Most importantly the Roman sewage system that overflows and damages walls and foundations is to be upgraded, starting with Straight Street. “We need to preserve this as a living city, and the best way is by improving the quality of life and services for residents and reducing the problems they face everyday,” Al-Barry said.

EU-Syrian projects to boost sustainable tourism in the old city include picture maps with routes through the city and plaques on the khans, madrassas and bimaristans. An “old houses” route will give tourists a peep behind the doors of a number of Damascene buildings and religious, bazaar and handicraft tours are being drawn up. A sound and light show on Salah Ad-Din Square by the Umayyad Mosque will also teach tourists about Damascus’s old city. “I’m aware of a change in thinking towards the old city of Damascus, it’s now seen as a potential area of investment,” said the project’s director, Ersan Ali.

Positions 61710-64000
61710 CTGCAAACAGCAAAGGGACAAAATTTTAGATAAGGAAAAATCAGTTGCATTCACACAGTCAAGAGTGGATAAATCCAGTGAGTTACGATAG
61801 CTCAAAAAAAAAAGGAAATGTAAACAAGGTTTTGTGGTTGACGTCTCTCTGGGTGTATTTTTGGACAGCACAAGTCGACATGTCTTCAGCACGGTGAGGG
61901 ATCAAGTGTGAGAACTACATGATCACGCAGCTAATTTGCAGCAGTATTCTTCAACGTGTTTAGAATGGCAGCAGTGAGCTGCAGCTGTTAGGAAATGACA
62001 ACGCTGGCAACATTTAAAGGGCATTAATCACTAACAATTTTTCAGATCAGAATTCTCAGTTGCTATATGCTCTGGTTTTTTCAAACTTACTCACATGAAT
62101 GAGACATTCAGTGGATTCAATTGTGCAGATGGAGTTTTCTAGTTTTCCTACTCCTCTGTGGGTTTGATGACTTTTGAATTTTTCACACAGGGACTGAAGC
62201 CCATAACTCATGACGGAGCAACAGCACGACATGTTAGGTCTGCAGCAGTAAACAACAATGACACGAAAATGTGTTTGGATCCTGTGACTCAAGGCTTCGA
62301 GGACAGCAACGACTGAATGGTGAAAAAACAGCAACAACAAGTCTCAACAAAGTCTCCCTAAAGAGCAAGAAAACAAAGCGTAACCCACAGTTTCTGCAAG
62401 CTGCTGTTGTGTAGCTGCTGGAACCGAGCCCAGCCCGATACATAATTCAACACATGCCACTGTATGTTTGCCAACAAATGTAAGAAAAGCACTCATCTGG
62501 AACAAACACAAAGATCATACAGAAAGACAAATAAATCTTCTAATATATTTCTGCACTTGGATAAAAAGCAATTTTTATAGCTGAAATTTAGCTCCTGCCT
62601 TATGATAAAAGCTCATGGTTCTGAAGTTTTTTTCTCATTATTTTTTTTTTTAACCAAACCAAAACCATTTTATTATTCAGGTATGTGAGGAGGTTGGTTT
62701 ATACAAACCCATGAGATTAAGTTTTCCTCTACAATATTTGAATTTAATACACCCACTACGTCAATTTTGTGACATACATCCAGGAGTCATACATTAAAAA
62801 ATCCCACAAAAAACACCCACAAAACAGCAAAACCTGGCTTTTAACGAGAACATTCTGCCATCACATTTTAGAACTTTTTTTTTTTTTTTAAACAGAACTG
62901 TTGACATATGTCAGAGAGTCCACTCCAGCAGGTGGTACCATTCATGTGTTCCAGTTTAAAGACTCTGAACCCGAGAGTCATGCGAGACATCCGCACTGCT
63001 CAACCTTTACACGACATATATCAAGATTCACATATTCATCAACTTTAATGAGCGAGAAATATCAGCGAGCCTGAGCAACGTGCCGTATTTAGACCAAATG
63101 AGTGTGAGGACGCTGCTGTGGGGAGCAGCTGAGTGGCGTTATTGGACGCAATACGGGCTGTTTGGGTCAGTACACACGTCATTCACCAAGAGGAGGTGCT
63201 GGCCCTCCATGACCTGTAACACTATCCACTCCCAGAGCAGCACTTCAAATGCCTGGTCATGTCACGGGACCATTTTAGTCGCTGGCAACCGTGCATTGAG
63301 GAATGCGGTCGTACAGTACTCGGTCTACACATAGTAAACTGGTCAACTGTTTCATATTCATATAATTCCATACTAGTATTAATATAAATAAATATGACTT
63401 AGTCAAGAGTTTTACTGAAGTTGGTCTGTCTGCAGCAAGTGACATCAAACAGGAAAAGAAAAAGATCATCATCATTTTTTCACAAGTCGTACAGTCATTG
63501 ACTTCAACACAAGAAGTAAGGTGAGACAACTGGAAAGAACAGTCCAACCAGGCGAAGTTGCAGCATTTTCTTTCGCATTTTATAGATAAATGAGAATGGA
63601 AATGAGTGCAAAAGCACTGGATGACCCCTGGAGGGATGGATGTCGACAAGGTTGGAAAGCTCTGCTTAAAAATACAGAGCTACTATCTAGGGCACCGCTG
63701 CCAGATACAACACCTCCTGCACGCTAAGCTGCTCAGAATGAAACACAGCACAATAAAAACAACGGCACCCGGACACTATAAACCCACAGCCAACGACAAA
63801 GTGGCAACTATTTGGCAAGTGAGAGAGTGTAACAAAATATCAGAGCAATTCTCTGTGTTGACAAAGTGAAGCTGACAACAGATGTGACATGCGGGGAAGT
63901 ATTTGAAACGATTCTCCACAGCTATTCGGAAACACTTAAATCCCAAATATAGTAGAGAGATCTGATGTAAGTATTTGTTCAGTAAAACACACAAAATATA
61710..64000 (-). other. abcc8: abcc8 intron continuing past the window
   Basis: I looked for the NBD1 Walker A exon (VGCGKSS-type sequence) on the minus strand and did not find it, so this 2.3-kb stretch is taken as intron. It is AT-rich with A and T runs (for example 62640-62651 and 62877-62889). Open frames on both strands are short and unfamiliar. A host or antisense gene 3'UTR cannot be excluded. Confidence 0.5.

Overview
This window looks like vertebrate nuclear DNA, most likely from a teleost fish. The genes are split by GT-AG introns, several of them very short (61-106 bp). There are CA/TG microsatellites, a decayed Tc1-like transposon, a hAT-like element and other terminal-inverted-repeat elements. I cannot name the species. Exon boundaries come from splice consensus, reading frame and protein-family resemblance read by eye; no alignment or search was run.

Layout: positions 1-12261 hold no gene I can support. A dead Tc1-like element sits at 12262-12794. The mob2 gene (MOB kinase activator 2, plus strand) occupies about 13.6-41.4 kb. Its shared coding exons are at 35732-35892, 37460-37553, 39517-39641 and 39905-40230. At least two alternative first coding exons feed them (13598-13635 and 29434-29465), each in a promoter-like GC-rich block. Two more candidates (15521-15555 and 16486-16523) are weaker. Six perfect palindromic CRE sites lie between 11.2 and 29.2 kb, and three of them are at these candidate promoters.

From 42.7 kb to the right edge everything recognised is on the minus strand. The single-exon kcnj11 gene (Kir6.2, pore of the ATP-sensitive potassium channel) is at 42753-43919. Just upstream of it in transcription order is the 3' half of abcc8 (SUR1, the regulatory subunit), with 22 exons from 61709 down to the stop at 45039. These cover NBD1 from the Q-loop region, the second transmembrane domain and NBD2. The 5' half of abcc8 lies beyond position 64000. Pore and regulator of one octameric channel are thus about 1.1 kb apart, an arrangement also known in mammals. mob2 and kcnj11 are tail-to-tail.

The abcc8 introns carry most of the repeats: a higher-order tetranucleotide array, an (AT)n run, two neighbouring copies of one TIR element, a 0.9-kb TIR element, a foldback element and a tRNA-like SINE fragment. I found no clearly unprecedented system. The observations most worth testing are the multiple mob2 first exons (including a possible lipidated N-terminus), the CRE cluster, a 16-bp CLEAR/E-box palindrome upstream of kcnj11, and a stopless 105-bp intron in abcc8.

But renovation within the walls is unlikely to save Damascus if homes and shops are destroyed outside them. If the old city of Damascus is listed as a heritage site “in danger” in June, the loss of its World Heritage designation altogether could follow as soon as six months later, experts say. It would be a sad irony if the city were to fall from grace just months after it was crowned Arab Cultural Capital for 2008.

Issue: Mars 2007

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Thursday, March 29, 2007 

Covering Egypt

Things are getting worse, much worse, in Egypt.

Bloggers arrested, prisoners tortured, forty-thousand political prisoners in jail, Mubarak's police-state constitutional changes. Now, it is even difficult to cover the most innocent of stories as a journalist.

"Dissenting voices are not easily tolerated within one of America's strongest allies in the Arab world."

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An Nahar headline: "Assad Embraced by Saudi Monarch, Lahoud Welcomed by Deputy Provincial Emir"